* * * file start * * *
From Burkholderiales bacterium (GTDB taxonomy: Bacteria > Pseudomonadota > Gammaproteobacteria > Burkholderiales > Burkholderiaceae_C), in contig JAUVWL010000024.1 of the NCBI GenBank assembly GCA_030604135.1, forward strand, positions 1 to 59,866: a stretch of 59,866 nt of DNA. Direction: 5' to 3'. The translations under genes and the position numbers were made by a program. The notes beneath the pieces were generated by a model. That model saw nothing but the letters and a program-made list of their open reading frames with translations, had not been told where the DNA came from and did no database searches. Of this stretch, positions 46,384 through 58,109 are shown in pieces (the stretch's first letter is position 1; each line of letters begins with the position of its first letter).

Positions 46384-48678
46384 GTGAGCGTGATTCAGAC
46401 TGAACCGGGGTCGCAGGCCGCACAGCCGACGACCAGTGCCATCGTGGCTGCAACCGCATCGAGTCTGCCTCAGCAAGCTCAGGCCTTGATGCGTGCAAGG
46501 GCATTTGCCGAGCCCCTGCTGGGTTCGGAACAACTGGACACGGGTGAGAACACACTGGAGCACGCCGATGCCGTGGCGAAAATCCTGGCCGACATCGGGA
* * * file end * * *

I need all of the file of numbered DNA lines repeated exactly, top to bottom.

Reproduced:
From Burkholderiales bacterium (GTDB taxonomy: Bacteria > Pseudomonadota > Gammaproteobacteria > Burkholderiales > Burkholderiaceae_C), in contig JAUVWL010000024.1 of the NCBI GenBank assembly GCA_030604135.1, forward strand, positions 1 to 59,866: a stretch of 59,866 nt of DNA. Direction: 5' to 3'. The translations under genes and the position numbers were made by a program. The notes beneath the pieces were generated by a model. That model saw nothing but the letters and a program-made list of their open reading frames with translations, had not been told where the DNA came from and did no database searches. Of this stretch, positions 46,384 through 58,109 are shown in pieces (the stretch's first letter is position 1; each line of letters begins with the position of its first letter).

Positions 46384-48678
46384 GTGAGCGTGATTCAGAC
46401 TGAACCGGGGTCGCAGGCCGCACAGCCGACGACCAGTGCCATCGTGGCTGCAACCGCATCGAGTCTGCCTCAGCAAGCTCAGGCCTTGATGCGTGCAAGG
46501 GCATTTGCCGAGCCCCTGCTGGGTTCGGAACAACTGGACACGGGTGAGAACACACTGGAGCACGCCGATGCCGTGGCGAAAATCCTGGCCGACATCGGGA